We’ve all experienced it. The depression when potential readers pass us by at a book fair. Our elevator pitch for our fantastic story leaves them cold. They give us that dismissive smile and walk on by.
Here’s some advice from a marketing guy with over four decades of experience selling stuff. You’re doing it wrong.
Spend your face time with qualified prospects. We populate our Facebook fan pages and email newsletters with people who are into our genre. The best among us are constantly evaluating who gets to stay in the tent. They must show an interest in engaging with us. If they don’t, we don’t waste time with them.
And so it goes at in-person events. Your collateral promotional material, your banner displays and the material you put on your table should be your elevator pitch. The most compelling sentences from your blurbs and reviews should be at eye level. Share samples of your stuff, like the grocery stores do, just enough to see if the potential reader likes the taste.
These tactics QUALIFY PROSPECTS. It’s good when people who won’t enjoy your product walk on by. You want to talk to the people who will.
The most important opening line for any interaction is, “WHAT DO YOU LIKE TO READ?” If you know your craft, you’ll recognize authors and titles. Your visitor is giving you a clear sense for whether they will like your stuff by what they tell you they consume. If they are not in sync with what you create, point them in the direction of an author at the event who is a better fit, telling them to make sure the author knows YOU sent the reader their way.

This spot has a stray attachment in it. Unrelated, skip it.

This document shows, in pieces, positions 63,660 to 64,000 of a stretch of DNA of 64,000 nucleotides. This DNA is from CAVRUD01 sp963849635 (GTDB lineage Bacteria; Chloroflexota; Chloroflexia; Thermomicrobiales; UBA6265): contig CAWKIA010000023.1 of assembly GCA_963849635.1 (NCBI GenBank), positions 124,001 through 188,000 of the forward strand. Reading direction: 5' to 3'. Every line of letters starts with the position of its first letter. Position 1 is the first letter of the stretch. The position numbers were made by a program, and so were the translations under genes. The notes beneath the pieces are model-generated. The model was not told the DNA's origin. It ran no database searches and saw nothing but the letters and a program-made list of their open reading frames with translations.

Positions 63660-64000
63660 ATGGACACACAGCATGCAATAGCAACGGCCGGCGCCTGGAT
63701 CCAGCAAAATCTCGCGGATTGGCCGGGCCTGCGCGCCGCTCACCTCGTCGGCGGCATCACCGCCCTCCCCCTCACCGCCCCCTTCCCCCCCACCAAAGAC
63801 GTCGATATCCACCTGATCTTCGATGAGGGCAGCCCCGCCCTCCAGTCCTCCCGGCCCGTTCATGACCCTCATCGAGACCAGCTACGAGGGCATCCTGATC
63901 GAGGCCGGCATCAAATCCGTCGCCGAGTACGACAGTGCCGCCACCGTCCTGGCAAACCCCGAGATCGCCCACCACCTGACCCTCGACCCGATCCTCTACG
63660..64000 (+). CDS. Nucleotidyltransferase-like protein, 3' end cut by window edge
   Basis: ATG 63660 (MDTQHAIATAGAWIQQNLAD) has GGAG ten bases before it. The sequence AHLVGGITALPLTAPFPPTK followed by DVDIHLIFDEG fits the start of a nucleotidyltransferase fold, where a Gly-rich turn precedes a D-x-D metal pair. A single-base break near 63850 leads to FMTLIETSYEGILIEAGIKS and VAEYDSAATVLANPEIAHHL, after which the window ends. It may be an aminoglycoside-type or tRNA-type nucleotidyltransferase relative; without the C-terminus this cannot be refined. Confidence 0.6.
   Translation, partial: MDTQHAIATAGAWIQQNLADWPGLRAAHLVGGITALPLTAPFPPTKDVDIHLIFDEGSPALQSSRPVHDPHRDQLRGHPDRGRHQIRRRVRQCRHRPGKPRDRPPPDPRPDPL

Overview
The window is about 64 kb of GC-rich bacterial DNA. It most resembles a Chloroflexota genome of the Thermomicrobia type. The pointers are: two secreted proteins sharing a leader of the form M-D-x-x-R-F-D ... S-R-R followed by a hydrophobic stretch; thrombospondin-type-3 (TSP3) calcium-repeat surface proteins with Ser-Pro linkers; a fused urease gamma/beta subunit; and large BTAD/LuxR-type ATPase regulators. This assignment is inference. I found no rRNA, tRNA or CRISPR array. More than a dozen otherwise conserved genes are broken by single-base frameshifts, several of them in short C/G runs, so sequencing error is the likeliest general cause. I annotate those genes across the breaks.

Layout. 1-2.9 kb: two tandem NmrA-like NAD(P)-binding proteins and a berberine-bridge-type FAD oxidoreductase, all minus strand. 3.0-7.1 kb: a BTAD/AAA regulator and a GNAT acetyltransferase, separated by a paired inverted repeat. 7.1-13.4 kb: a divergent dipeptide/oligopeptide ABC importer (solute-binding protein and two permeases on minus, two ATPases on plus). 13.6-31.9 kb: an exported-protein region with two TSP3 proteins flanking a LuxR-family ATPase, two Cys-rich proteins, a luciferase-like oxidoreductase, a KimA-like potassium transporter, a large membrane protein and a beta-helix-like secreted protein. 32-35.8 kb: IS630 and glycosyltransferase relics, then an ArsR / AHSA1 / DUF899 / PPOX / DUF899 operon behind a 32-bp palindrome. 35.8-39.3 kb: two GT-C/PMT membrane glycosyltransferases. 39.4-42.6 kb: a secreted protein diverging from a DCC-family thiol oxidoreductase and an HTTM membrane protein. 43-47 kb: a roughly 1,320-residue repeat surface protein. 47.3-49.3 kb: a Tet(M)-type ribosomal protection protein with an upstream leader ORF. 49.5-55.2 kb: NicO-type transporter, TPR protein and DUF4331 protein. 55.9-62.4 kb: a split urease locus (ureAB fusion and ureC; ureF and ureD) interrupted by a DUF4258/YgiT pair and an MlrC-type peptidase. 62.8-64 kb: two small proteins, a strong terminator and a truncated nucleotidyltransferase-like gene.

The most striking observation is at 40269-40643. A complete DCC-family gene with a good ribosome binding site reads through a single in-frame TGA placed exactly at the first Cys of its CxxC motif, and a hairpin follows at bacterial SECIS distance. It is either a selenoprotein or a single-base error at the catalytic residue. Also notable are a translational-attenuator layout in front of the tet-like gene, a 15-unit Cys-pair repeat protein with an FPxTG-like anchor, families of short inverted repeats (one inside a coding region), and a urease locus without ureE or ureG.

PART OF BEING A CREATOR IS BECOMING AN EXPERT ON THE LARGER LITERARY SPACE. If you can disconnect your ego and your desire to close the sale and focus on what the customer wants, you clear the runway for readers who are most likely to buy. And something else magical will happen. Because the author you recommend will realize you sent them a qualified prospect, some will return the favor.
WE BUY FROM PEOPLE WE LIKE, even if the product might not quite be in our sweet spot. Approach book fairs, conferences, and every personal appearance with the goal of connecting a reader with the right book, not necessarily your book. This vibe alone will attract interest. Your qualifying conversations will tell you if the prospect is worth your face-time investment. Love those who are and graciously POINT THOSE WHO AREN’T INTERESTED TOWARD AN AUTHOR WHO IS MORE IN THEIR WHEELHOUSE. Your attitude toward personal appearances will change. The fear disappears. You will spend less time with prospects who won’t buy and more time with future fans who will.
WELL TOLD TALES FIND THEIR AUDIENCE. Let your signage and collateral position your books in a way that draws people to your booth. Ask the key question, “What do you like to read?” up front. Engage with the prospects in your sweet spot and push the rest toward a fellow author who fits their interests.
In-person events are like speed dating. If you have been in the hunt for any length of time, you can quickly tell if there’s a possible relationship. Don’t waste time on people who don’t get you Focus on those who do